Sleepless nights and “Sweet Nothings:” A Review of “Midnights”

A deep dive into Taylor Swift’s tenth studio album

Photo+Courtesy+of+Taylor+Swift+Official+Facebook+page

Photo Courtesy of Taylor Swift Official Facebook page

By Ashviny Kaur, Collegian Staff

★ ★ ★ ★ ✰ Rating: 4 out of 5 stars

Taylor Swift is a quintessential pop star. In my opinion, it’s the genre she does best, as proven by her album “1989,” which sold 1.3 million copies during its first week. Swift understands the makings of the perfect pop album, with catchy lyrics and upbeat rhythms. “Midnights” is no different, as the album feels familiar while remaining fresh.

Recorded entirely with Jack Antonoff, “Midnights” is a hazy, synth-pop album that encompasses the aesthetics of an after-party; streamers on the floor, flickering strobe lights, no music, bodies strewn over couches and chairs, with Swift in the middle of it all. She’s recollecting her thoughts and experiences, with tracks such as “Midnight Rain” and “Anti-Hero” speaking of self-regret and relationships pushed aside in favor of her career. This project shows that midnight is when Swift is at her best: raw and honest.

As Swift described it, these songs are “a collection of music written in the middle of the night, a journey through terrors and sweet dreams.” It’s music from different time periods of her life, reflections of who she once was. Each track feels as though it belongs to one of her previous albums, which is simultaneously the downfall and the redeeming factor of “Midnights.”

High-energy pop songs with catchy melodies are placed in conjunction with songs that speak of self-loathing and deep regret, making the album feel slightly thrown-together, a project plucked from scattered moments in Swift’s life. This isn’t an inherently bad thing, as there is a sense of whiplash that listeners feel as the album moves from one emotion to another in rapid succession. It’s introspective, but never too deep. “Midnights” doesn’t have one solidifying aesthetic; it’s supposed to feel confusing and disconcerting. These are thoughts that kept Swift awake at night as she never achieved a sense of closure when writing about them, but has understood them for what they are. It’s her looking back and accepting her mistakes, regrets and past loves whether they were successful or not.

Compared to “Folklore” and “Evermore,” this album is less fictional and feels more like a collection of pages from Swift’s diary as she sings, “I’ll stare directly into the sun/But never in the mirror.” The album addresses Taylor Swift, the individual, and “Taylor Swift,” the persona she created throughout all her years of songwriting. It’s her own attempt at balancing the scales and telling us the truth.

Swift has always been a romantic at heart, as proven by her album “Lover,” as well as some tracks from “Reputation.” As listeners, we’ve been led to believe that her experiences have quite simply fallen into her lap. However, this notion of a fairytale ending comes crashing down as we listen to her track “Mastermind.” She sings of planning out her relationships meticulously, confessing that, “I’m only cryptic and Machiavellian because I care/So what if I told you/None of it was accidental.” She’s lived and she’s learned, and there’s been far too much risk for her to let the cards fall where they may. It’s the perfect way to close this candid album, as she finally bares it all.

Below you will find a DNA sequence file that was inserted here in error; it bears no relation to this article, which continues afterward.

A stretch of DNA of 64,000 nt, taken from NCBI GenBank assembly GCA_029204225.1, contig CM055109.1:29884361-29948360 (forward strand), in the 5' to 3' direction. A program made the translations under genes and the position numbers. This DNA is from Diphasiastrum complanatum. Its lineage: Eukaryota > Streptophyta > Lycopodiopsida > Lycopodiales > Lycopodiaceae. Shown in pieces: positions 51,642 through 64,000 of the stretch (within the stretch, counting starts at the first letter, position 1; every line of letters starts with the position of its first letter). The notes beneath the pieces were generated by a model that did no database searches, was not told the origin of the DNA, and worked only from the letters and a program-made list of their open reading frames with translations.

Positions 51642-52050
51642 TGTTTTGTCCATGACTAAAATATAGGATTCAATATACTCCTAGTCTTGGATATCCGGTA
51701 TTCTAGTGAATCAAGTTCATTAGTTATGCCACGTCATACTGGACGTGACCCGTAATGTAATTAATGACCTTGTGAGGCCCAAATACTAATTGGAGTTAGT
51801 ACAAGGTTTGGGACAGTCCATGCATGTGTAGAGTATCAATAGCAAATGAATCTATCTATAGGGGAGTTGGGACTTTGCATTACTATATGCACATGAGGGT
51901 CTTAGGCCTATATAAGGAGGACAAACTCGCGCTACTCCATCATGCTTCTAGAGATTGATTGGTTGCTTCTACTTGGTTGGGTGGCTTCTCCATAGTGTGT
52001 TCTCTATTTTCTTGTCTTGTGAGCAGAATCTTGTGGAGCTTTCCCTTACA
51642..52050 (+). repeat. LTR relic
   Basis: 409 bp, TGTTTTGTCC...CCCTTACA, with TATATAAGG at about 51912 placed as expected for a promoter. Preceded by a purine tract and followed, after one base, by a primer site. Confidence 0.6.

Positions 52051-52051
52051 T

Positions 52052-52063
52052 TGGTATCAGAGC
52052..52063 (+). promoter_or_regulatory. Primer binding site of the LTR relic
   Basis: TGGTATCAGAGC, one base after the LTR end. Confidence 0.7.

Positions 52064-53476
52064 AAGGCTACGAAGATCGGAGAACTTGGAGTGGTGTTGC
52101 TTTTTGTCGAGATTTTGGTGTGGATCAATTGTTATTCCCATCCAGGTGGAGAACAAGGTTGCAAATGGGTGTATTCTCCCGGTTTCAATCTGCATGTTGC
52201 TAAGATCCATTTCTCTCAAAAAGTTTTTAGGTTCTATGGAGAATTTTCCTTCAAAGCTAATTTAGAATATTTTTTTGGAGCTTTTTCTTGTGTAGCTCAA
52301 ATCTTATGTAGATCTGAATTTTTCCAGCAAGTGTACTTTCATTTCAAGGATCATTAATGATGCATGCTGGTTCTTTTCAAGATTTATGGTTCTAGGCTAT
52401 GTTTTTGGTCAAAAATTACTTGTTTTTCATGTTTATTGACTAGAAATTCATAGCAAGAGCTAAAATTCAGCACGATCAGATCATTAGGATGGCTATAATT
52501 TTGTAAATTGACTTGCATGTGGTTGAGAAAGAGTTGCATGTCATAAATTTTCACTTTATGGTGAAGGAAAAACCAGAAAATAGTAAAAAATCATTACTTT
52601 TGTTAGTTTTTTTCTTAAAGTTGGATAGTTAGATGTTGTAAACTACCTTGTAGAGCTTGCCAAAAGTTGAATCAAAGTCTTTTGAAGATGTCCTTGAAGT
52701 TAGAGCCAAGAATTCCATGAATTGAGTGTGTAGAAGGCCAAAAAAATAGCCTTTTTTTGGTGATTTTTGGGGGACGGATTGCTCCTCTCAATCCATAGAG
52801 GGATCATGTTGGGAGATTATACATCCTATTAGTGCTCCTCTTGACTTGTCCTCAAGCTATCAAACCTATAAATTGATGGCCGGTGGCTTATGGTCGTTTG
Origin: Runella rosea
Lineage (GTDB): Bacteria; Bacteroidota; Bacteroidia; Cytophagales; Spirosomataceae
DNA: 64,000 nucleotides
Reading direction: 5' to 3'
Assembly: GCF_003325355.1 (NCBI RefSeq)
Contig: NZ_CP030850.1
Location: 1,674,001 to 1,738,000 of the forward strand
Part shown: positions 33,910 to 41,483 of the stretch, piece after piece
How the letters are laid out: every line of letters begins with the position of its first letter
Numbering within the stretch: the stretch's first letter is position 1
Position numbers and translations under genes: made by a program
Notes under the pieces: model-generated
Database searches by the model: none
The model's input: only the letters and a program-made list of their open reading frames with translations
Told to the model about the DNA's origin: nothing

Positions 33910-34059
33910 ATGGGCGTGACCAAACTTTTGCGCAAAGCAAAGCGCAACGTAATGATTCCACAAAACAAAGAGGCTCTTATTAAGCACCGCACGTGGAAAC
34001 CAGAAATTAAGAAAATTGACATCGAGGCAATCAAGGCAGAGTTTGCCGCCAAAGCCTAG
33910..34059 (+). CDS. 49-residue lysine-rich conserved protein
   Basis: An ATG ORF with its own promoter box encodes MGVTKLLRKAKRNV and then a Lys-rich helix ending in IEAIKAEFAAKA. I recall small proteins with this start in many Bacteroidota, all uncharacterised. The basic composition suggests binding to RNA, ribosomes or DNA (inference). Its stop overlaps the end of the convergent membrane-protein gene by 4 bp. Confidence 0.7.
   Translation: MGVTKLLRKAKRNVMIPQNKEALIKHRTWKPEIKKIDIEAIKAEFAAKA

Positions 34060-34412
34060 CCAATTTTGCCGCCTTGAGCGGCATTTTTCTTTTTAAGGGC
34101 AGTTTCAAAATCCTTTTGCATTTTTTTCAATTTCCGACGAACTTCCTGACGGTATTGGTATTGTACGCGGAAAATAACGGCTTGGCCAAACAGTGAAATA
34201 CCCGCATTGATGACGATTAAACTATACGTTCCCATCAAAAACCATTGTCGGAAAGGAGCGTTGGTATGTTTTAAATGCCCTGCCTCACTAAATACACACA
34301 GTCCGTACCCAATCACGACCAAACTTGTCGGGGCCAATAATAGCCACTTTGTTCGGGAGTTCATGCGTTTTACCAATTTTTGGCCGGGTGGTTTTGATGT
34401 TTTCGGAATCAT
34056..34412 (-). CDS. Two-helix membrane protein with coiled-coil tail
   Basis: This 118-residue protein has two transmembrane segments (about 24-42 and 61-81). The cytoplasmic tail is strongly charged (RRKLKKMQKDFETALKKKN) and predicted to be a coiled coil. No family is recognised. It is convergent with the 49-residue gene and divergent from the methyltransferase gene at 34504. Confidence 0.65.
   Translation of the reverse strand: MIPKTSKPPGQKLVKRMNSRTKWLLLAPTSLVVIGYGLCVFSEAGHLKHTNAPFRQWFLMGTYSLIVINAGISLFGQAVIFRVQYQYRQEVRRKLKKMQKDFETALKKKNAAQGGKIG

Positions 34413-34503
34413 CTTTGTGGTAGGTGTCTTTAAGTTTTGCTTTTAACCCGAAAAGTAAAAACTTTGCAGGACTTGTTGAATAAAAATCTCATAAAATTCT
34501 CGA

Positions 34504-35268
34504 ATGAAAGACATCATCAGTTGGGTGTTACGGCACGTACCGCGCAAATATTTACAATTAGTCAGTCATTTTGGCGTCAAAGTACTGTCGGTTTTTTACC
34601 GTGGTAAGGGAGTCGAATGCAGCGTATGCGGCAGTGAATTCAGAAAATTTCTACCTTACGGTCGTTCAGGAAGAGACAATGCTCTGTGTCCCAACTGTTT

As an added confession, the seven bonus tracks in “Midnights (3am Edition)” act as grounding forces to the original 13 songs. They serve as reminders that while midnight is the hour where Swift shines her brightest, the hours that follow are painful realizations that seek to wound her already fragile self. She laments over what was never meant to be in her track “Bigger Than The Whole Sky,” accepting sadness and grief for what it is. “Every single thing I touch becomes sick with sadness/’Cause it’s all over now” is a heartbreaking realization, but it’s not regretful. Swift finally glazes over this track by saying “It’s not meant to be,” accepting her failed ventures as they are.

My favorite bonus track, however, is “Would’ve, Could’ve, Should’ve.” The song is allegedly a glaring look back at her past with John Mayer, a cry for help from her younger self. This isn’t the first time she’s written about him, but it is the most brutally honest. The track stings, as she says time and again, “I damn sure never would’ve danced with the devil/At nineteen”, reminiscing on her naivete and innocence as she dated then 32-year-old Mayer. She begs for her childhood back, voice cracking as she sings “Give me back my girlhood/It was mine first.” It’s painful and regretful, much like what Swift went through during this relationship.

I enjoy the bonus tracks much more than some of those on the album, and why Swift chooses to release her best work on her deluxe albums never fails to confuse me. “Midnights” is different, as it’s a showcase of Swift going back and forth between each one of her personas. It’s all-encompassing, loud, honest, raw and boundaryless. She pushes the paper as far as she can with this album, putting a new meaning to her already established popstar self. It’s upbeat, but never too casual, as these thoughts keep her awake at night and haunt her for eternity.

Ashviny Kaur can be reached at [email protected]